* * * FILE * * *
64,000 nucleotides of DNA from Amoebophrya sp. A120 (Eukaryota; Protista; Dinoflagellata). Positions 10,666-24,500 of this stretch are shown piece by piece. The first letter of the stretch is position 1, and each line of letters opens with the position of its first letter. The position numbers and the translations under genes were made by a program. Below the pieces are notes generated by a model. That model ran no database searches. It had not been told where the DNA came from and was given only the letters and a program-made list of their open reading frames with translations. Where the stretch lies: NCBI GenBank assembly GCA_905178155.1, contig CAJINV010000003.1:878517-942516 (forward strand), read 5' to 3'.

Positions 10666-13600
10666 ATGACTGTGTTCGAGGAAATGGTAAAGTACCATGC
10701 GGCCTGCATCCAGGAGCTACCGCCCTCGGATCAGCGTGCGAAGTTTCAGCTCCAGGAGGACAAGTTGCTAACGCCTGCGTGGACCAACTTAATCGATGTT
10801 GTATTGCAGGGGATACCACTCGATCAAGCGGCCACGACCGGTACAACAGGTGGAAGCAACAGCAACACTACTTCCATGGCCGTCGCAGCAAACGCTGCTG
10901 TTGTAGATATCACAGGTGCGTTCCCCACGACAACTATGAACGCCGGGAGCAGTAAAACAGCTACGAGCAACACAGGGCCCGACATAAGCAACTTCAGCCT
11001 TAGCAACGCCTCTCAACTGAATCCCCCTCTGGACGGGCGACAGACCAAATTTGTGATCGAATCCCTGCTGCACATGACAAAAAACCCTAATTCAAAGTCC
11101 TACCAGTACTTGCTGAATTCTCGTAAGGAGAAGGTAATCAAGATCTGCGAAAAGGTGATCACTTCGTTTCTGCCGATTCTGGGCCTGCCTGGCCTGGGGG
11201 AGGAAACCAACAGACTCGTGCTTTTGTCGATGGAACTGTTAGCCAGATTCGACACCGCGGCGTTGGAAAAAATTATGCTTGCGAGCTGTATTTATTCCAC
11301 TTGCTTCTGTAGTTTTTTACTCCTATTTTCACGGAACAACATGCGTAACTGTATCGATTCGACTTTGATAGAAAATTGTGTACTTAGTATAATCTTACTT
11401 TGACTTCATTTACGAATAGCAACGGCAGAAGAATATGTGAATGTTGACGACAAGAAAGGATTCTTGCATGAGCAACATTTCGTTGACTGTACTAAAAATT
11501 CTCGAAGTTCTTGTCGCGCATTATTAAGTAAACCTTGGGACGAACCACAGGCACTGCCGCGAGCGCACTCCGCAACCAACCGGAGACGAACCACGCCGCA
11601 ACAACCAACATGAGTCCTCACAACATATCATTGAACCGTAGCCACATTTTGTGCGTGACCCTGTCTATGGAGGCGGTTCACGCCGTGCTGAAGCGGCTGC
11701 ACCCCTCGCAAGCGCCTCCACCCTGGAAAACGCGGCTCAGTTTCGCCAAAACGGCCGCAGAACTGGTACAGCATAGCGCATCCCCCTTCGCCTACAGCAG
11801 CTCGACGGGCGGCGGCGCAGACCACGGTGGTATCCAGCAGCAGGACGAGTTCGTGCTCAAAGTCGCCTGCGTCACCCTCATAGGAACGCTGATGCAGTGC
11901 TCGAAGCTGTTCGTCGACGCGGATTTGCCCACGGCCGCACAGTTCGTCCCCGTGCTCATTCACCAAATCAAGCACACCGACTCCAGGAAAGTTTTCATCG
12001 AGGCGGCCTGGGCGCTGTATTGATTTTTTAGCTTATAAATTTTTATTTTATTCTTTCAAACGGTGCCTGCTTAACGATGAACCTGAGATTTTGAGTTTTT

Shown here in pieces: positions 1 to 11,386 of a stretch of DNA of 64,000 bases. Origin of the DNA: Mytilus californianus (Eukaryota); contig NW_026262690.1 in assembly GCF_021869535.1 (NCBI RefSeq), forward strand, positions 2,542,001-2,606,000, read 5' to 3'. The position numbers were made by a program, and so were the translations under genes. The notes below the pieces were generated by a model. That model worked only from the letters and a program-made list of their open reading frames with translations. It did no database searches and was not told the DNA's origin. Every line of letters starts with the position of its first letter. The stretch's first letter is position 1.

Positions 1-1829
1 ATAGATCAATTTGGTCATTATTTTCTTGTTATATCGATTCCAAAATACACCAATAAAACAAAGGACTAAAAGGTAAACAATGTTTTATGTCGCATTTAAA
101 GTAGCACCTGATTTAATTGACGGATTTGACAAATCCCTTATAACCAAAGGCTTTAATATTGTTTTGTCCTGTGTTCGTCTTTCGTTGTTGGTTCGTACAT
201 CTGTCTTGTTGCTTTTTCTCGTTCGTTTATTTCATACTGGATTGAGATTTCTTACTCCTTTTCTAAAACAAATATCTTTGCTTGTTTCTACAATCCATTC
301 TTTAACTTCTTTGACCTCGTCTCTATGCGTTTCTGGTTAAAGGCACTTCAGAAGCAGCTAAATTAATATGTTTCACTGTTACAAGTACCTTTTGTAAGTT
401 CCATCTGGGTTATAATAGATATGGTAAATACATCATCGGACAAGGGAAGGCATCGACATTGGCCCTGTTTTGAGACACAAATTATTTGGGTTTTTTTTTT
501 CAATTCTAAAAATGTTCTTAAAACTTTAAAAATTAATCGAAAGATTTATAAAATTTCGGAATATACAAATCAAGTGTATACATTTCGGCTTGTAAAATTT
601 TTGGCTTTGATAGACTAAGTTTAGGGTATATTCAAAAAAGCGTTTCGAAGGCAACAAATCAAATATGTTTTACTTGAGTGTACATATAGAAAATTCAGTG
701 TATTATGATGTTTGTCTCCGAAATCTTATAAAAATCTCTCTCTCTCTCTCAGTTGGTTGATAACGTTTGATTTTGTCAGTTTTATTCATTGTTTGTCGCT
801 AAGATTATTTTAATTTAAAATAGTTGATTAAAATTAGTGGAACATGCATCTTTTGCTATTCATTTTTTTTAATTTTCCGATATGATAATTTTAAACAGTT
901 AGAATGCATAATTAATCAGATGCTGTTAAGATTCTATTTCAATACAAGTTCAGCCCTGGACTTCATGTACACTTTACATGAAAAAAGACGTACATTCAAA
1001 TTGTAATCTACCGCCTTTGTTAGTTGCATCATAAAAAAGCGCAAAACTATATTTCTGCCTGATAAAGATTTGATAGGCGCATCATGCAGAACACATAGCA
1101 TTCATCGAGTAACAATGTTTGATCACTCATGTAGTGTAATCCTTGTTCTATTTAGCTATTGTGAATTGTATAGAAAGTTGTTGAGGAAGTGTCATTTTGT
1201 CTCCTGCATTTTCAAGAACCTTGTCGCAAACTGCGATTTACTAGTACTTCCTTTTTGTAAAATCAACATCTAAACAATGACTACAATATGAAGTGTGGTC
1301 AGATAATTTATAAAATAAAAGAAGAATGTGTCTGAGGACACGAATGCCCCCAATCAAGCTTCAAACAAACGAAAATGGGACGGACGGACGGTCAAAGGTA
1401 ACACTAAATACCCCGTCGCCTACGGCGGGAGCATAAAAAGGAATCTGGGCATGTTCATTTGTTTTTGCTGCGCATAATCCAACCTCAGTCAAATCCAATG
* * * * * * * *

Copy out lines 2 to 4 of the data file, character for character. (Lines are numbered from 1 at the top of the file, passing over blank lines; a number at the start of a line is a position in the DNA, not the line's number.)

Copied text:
Positions 10666-13600
10666 ATGACTGTGTTCGAGGAAATGGTAAAGTACCATGC
10701 GGCCTGCATCCAGGAGCTACCGCCCTCGGATCAGCGTGCGAAGTTTCAGCTCCAGGAGGACAAGTTGCTAACGCCTGCGTGGACCAACTTAATCGATGTT